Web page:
Crude oil prices rose to their highest level in nearly a year and a half after both the Organization of Petroleum Exporting Countries (OPEC) and non-OPEC producers agreed on Saturday to output cuts for the first time since 2001.
The group agreed on a first deal since 2001 to jointly curtail oil output and ease a global glut after more than two years of low prices.
With the deal finally signed after almost a year of arguing within the Organization of the Petroleum Exporting Countries and mistrust in the willingness of non-OPEC Russia to play ball, the market’s focus will now switch to compliance with the agreement.
Our agreement has really stemmed from the sense of responsibility towards the balancing of the market which will lead to positive results.
Russia,15 years ago failed to deliver on promises to cut in tandem with OPEC, is expected to perform real output reductions this time.
“Our agreement has really stemmed from the sense of responsibility towards the balancing of the market which will lead to positive results not only for producers and exporters but also to consumers, and to the healthy economy we all require to the world,” said OPEC President and Qatar’s Energy Minister, Mohammed bin Saleh al-Sada.
On Saturday, producers from outside the 13-country group agreed to reduce output by 558,000 barrels per day.
“In order to monitor the progress of the deal and to recommend the members the following actions to take, there will be a monitoring committee created which would consist of five countries – three coming from OPEC and two non-OPEC,” said Russian Energy Minister Alexander Novak.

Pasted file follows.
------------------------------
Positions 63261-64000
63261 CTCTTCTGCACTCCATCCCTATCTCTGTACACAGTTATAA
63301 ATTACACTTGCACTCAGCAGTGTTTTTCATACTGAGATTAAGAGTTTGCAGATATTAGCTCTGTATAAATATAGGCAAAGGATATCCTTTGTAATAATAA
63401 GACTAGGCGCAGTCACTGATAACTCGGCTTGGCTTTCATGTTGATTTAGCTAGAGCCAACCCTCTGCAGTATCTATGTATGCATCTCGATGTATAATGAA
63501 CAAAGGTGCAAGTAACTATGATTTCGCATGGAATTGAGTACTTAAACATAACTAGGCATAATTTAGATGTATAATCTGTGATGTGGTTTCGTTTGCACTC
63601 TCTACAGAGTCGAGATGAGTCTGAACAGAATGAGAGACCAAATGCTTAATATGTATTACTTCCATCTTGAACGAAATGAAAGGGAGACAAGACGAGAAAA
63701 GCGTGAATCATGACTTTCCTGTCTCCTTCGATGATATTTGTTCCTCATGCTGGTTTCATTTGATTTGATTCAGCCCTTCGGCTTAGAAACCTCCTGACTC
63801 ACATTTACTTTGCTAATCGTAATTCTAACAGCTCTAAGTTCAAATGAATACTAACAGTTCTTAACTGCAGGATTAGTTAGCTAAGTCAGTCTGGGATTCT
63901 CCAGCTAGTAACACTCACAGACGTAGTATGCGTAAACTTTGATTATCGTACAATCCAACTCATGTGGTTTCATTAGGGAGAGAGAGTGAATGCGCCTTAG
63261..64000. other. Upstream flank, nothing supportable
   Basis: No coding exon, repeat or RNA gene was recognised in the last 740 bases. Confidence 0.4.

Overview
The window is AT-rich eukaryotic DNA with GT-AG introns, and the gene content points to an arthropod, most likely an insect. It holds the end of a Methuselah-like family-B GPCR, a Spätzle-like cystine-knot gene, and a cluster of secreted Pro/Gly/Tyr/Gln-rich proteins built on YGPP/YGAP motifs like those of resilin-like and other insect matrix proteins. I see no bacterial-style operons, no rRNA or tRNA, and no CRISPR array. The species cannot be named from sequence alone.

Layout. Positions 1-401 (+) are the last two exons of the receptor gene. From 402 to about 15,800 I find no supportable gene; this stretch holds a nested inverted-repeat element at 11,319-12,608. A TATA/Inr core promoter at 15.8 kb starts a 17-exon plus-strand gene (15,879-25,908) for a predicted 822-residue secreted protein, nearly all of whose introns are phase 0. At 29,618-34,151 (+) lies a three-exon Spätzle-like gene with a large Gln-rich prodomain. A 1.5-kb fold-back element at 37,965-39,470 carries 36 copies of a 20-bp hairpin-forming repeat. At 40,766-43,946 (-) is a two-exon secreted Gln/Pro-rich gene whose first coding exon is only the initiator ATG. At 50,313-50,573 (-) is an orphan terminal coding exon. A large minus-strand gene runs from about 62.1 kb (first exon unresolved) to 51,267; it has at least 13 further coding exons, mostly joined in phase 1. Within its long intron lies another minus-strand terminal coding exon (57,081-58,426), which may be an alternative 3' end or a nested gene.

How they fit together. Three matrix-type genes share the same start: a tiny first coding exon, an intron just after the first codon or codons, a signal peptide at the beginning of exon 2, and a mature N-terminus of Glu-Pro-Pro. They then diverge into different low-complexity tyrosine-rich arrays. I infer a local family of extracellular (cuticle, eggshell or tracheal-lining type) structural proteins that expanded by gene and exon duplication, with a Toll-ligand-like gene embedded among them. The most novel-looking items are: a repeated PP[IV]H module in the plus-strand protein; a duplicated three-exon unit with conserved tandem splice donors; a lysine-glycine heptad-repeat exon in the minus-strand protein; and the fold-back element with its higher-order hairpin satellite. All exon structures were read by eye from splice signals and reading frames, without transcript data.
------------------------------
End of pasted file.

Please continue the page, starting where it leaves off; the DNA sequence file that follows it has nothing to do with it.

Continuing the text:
He added that the agreement would speed up the re-balancing in the market, which is happening and help stabilise the oil markets, reduce volatility and speculation and improve the investment attractiveness of the oil industry globally.
The OPEC last week agreed to slash output by 1.2 million barrels per day from January 1, with top exporter Saudi Arabia cutting as much as 486,000 barrels per day.
Saudi Arabia’s energy minister Khalid al-Falih said on Saturday that Riyadh may decide to cut even deeper.
“Saudi Arabia is well-known, we don’t load a single cargo unless it has been requested by a customer based on a pre-announced price based on a long-term contract. So what we are going to be loading in January is based on nominations that we received a few days ago, and allocations that we made two days ago as I mentioned. And as we go forward, we will always keep that ceiling,” he said.
Oil prices have more than halved in the past two years after Saudi Arabia raised output steeply in an attempt to drive higher-cost producers such as U.S. shale firms out of the market.